For the articles retrieved, we classified the ACS according to the current guidelines of the World Society of Abdominal Compartment Syndrome [14] (Table 1), and recorded the indication for decompression. The effect of abdominal decompression on organ function was recorded; hemodynamic (blood pressure, heart rate, cardiac output, central venous pressure, pulmonary occlusion pressure, systemic vascular resistance and oxygen delivery indices), ventilatory (PaO2/FIO2 ratio (PaO2 = partial pressure of oxygen in arterial blood, FiO2 = fraction of inspired oxygen), peak airway pressure, lung compliance expressed by static or dynamic compliance) and renal function parameters (urinary output) were retrieved. Patient characteristics such as age, disease severity as expressed by the Acute Physiology and Chronic Health Evaluation (APACHE) II score or Injury Severity score (ISS), and the timing of DL after the precipitating event (hospital admission or prior abdominal surgical intervention) were recorded when available.

Table 1 Consensus definitions of intraabdominal hypertension, and abdominal compartment syndrome (primary, secondary and recurrent) according to WSACS

Statistical analysis was performed using SPSS for Windows 12.0® (SPSS, Chicago, IL, USA). IAP and physiological variables before and after DL were compared using paired samples t test. Continuous data are expressed as mean (standard deviation). A double sided p value of less than 0.05 was considered statistically significant.


The computerized search yielded 85 papers, 19 of which could be included in the analysis based on the analysis of the type of article and review of the abstract. From the references in these articles, another 8 papers were considered to contain significant data, bringing the total number of studies reporting on patients who underwent surgical decompression to 27. After analysis of the data available in the papers, 9 papers were excluded because of various reasons (no data on IAP available (n = 5), no DL performed as a means of decompression (n = 1), analysis based on patients already described in another paper that was included in the analysis (n = 1), indication for laparotomy planned for reasons other than ACS (n = 1), and insufficient data on the groups of patients that were decompressed (n = 1).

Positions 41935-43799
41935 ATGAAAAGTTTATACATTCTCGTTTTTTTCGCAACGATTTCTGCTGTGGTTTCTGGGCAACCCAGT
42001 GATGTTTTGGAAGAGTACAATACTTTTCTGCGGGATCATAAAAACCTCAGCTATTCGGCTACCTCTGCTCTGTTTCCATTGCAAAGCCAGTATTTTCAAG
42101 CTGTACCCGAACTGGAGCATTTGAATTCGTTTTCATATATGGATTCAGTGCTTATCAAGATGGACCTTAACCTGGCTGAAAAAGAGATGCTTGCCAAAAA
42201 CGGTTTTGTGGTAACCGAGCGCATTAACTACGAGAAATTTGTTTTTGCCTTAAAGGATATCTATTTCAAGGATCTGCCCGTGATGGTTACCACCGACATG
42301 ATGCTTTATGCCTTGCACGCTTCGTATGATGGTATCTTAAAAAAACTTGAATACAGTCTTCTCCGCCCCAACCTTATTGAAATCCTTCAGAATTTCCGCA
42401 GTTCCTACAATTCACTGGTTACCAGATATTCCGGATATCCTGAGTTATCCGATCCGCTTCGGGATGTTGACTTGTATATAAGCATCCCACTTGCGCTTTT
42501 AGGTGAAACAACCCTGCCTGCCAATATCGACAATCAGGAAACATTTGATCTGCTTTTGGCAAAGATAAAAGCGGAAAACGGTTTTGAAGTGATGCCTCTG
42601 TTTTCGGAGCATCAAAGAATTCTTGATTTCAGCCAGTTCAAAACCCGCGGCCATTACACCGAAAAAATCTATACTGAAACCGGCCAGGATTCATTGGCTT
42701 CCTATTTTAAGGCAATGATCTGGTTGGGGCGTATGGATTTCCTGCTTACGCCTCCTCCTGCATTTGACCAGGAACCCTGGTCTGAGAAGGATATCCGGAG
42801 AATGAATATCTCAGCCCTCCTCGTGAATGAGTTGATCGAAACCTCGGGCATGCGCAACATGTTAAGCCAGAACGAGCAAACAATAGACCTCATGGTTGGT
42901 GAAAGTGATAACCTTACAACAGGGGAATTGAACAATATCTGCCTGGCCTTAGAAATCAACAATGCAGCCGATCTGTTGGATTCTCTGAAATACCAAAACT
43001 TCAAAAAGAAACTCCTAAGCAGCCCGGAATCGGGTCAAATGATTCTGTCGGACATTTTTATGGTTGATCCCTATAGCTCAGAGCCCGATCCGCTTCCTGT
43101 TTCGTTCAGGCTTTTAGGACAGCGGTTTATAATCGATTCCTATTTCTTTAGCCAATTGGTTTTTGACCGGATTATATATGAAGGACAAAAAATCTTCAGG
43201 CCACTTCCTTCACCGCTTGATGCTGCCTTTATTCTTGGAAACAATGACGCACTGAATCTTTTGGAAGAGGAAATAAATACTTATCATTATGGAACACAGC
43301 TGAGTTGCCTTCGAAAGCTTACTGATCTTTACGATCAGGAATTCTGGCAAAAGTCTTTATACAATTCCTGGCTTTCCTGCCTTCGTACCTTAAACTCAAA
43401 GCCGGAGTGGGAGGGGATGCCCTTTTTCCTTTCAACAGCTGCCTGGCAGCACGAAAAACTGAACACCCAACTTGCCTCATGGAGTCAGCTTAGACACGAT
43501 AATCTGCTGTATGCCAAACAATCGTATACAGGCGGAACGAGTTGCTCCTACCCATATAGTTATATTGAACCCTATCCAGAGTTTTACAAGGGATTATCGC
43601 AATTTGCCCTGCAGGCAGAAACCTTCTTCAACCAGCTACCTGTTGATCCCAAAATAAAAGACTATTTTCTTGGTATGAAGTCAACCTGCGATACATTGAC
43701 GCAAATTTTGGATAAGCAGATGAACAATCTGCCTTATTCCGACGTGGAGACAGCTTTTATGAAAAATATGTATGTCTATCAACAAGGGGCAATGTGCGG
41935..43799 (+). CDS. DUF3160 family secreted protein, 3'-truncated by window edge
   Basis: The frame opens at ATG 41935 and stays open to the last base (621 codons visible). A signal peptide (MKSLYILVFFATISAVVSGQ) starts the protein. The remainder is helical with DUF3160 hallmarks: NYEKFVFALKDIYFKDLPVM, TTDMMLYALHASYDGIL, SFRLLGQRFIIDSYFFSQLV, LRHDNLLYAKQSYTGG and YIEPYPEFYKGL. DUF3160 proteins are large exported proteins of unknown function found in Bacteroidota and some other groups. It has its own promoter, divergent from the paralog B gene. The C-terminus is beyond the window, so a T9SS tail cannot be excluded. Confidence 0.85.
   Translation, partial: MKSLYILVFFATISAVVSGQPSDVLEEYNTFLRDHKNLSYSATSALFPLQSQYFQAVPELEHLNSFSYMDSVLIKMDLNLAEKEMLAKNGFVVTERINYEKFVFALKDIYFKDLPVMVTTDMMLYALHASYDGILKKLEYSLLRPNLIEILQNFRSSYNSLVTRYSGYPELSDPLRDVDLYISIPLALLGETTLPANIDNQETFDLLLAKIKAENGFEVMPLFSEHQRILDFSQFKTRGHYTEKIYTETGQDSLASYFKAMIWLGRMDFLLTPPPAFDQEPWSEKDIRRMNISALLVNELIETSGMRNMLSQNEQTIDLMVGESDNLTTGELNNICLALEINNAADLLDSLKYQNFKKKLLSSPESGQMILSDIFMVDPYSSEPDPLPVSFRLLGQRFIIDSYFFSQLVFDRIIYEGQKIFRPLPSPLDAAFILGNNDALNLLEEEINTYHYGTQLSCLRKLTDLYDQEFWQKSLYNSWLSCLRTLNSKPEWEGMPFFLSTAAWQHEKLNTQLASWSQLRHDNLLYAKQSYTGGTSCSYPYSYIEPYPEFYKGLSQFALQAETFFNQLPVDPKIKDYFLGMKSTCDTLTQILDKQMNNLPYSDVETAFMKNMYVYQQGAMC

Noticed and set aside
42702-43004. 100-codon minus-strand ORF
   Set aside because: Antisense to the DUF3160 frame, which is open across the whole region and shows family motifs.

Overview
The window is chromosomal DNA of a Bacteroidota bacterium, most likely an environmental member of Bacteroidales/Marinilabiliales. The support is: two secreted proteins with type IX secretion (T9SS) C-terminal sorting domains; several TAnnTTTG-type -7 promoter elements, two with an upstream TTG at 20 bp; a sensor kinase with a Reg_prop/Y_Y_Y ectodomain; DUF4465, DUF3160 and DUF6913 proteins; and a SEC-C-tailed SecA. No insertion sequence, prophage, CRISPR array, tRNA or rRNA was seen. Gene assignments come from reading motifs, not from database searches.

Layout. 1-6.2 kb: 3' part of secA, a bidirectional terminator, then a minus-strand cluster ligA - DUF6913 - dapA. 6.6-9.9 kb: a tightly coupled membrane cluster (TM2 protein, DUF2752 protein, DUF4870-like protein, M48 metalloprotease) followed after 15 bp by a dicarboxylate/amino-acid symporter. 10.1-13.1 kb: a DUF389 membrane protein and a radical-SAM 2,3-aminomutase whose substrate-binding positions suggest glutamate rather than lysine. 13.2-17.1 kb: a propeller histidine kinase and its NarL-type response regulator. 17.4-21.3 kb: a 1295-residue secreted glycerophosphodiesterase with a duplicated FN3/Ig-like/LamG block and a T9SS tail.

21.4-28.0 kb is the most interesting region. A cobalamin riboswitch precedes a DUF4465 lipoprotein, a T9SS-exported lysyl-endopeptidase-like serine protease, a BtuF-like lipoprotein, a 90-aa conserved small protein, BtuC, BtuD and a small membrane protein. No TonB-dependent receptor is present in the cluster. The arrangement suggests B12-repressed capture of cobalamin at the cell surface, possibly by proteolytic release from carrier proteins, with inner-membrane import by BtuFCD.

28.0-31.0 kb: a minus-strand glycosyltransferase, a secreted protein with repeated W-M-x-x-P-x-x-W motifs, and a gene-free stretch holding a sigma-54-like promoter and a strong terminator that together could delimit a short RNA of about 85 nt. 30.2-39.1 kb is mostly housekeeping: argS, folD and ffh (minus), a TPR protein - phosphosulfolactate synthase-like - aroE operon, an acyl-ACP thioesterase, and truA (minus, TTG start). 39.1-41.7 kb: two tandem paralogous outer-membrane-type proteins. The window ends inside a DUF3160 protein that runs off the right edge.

The 18 papers included in the final analysis are in listed in Table 2. In total, 250 patients were treated with DL for ACS, of which 174 had primary ACS and 76 secondary ACS.

Table 2 Overview of 18 papers included in the final analysis

In four papers no indication for DL was named, but it could be presumed it was ACS. No clear definition of ACS was mentioned in another five papers, and only six used a more or less clear definition of ACS, including a cut off IAP level (Table 2). The definitions of ACS were different in every paper, and most noticeably the critical level of IAP that was considered an indication for DL varied from 18 to 30 mmHg. In one paper, uncontrollable intracranial pressure was the sole indication for DL [15]. Mean interval from admission to the hospital or from the previous surgical intervention to DL was reported only in a limited number of papers, and varied from 12 to 38 hours, except from the study in which uncontrollable ICP was the indication for DL; in this paper, the mean interval between admission and DL was 139 hours.

Effect of surgical decompression on IAP